It outlines various connections between some of the GOP presidential hopefuls and for-profit colleges, taking aim at the support that former Governor Jeb Bush of Florida and Governors Chris Christie of New Jersey and Scott Walker of Wisconsin have provided to for-profit colleges.
Some of the connections were less direct. The site, for instance, calls Ted Cruz "a Republican for profit," citing his decision to launch his campaign at Liberty University, "which embraces the for-profit model." Liberty University is a nonprofit Christian college with one the country's largest online programs.
The White House is hosting a meeting today on the growing boot camp and coding academy space, which offers short-term training programs to students. Other alternative providers, such as online course platforms, also are on the agenda, said several invitees.
The meeting is expected to include a discussion of how these entities might partner with traditional colleges. The U.S. Department of Education is considering an experimental sites project to allow federal aid to flow to a limited group of boot camps and MOOC providers that partner with accredited colleges. The experiment would also include a new quality control process, perhaps managed by an existing or new accreditor.
Pairings between colleges and boot camps have already begun. For example, Galvanize, a technology-focused academy with six campuses, announced a partnership with the University of New Haven last October to offer an accredited master's degree in big data.
Coding academies and boot camps will graduate an estimated 16,000 students this year.
The U.S. Department of Education is moving closer to an official announcement of an experiment to allow some prisoners to receive Pell Grants. On Monday Arne Duncan, the education secretary, came close to dropping the details for an experimental sites project, which would grant a limited waiver to the federal rules that prevent prisoners in state and federal prisons from receiving Pell Grants. As Inside Higher Edreported in May, prison education programs at a handful of colleges might be eligible to participate in the experiment.
Duncan said the feds are working on an experimental sites program that would open up Pell eligibility to "incarcerated adults seeking an independent, productive life after they get out of jail," according to a transcript of the major policy speech Duncan gave at the University of Maryland, Baltimore County. When asked during a phone call with reporters for more details, Duncan said, "Stay tuned." He is scheduled to appear at a Maryland prison on Friday with Loretta Lynch, the U.S. attorney general. The event will include a visit to Goucher College's prison education program, and a "major announcement" is planned.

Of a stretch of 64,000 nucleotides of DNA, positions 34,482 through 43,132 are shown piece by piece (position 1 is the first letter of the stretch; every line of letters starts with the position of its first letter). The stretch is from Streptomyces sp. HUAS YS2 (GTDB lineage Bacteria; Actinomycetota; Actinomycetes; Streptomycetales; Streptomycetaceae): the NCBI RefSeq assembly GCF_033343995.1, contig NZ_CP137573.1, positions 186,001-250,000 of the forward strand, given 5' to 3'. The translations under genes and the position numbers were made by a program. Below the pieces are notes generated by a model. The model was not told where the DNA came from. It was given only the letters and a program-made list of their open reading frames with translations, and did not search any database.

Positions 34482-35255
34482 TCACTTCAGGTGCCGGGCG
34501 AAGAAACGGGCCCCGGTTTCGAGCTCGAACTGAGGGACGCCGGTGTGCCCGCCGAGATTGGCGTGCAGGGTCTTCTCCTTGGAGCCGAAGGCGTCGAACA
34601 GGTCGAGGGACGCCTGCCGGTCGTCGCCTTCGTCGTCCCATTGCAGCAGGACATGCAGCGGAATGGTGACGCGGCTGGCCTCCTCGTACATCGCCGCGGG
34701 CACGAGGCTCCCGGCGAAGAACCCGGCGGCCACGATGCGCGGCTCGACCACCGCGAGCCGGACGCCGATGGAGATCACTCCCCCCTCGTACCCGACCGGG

The U.S. Congress banned the use of Pell Grants by prisoners in 1994. Congressional Democrats have called for the ban to be dropped. If the experimental access is successful, it could bolster the case for a full restoration. But opposition appears likely among Republicans.
Donald Trump, a Republican candidate for president, on Thursday criticized the federal government for earning a profit on the federal student loan program.
“That’s probably one of the only things the government shouldn’t make money off -- I think it’s terrible that one of the only profit centers we have is student loans,” Trump said in an interview with The Hill. He said that college students are “swimming in these loans.”
“I’ll see so many young people and they work really hard for four years,” Trump told the newspaper. “They borrowed money. Their parents don’t have much. They work all together and they mortgage their future.”
Trump’s position aligns with that of Massachusetts Senator Elizabeth Warren, a Democrat, who frequently criticizes the profits the government makes on federal student loans. The Government Accountability Office estimated that the federal student loans given out between 2007 and 2012 are on track to produce $66 billion in profit for the government.
Many Republicans have also called for changes to accounting rules that would result in the federal student loan program being booked as a cost to taxpayers.
Discover Bank agrees to pay $18.5 million in consumer refunds and penalties to resolve charges of illegal loan servicing, as U.S. consumer protection bureau eyes a broader crackdown on an industry it says is rife with problems.
In today's Academic Minute, Robert Kelchen, a professor of higher education at Seton Hall University, discusses research on ways to improve the efficiency of getting into colleges. Learn more about the Academic Minute here.
The number of low-income students who meet key college-readiness benchmarks remained flat among 2014 high school graduates who took the ACT, according to a new report from ACT and the National Council for Community and Education Partnerships. That number has stagnated for the past five years, the report said.
About one-quarter of 2014 high school graduates who took the ACT reported an annual family income of less than $36,000. While 96 percent of this group said they planned to attend college, more than the overall group of test takers, roughly half of the low-income students did not meet any of ACT's four key readiness indicators. The report found that 31 percent of all students who took the ACT also do not meet those readiness benchmarks. For example, only 25 percent of low-income students (who took the recommended core course work) were deemed ready in math, compared to 43 percent of all students.